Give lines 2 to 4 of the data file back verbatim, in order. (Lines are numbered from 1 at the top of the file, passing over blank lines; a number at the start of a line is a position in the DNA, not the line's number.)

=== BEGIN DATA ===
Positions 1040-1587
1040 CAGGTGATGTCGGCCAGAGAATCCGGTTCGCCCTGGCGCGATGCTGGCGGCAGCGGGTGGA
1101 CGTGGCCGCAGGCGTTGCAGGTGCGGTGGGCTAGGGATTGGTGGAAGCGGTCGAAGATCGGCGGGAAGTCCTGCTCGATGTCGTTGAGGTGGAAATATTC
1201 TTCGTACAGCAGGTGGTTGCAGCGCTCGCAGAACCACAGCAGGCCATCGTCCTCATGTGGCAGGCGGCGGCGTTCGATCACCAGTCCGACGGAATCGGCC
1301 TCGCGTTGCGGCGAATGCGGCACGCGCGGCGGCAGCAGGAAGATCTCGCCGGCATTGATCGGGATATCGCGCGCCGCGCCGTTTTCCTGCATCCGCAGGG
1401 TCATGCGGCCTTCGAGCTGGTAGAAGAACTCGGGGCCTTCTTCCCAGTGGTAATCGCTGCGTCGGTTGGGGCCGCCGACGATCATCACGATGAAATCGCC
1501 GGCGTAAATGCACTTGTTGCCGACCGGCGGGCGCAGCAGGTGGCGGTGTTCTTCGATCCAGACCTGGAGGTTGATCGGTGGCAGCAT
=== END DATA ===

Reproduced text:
1040 CAGGTGATGTCGGCCAGAGAATCCGGTTCGCCCTGGCGCGATGCTGGCGGCAGCGGGTGGA
1101 CGTGGCCGCAGGCGTTGCAGGTGCGGTGGGCTAGGGATTGGTGGAAGCGGTCGAAGATCGGCGGGAAGTCCTGCTCGATGTCGTTGAGGTGGAAATATTC
1201 TTCGTACAGCAGGTGGTTGCAGCGCTCGCAGAACCACAGCAGGCCATCGTCCTCATGTGGCAGGCGGCGGCGTTCGATCACCAGTCCGACGGAATCGGCC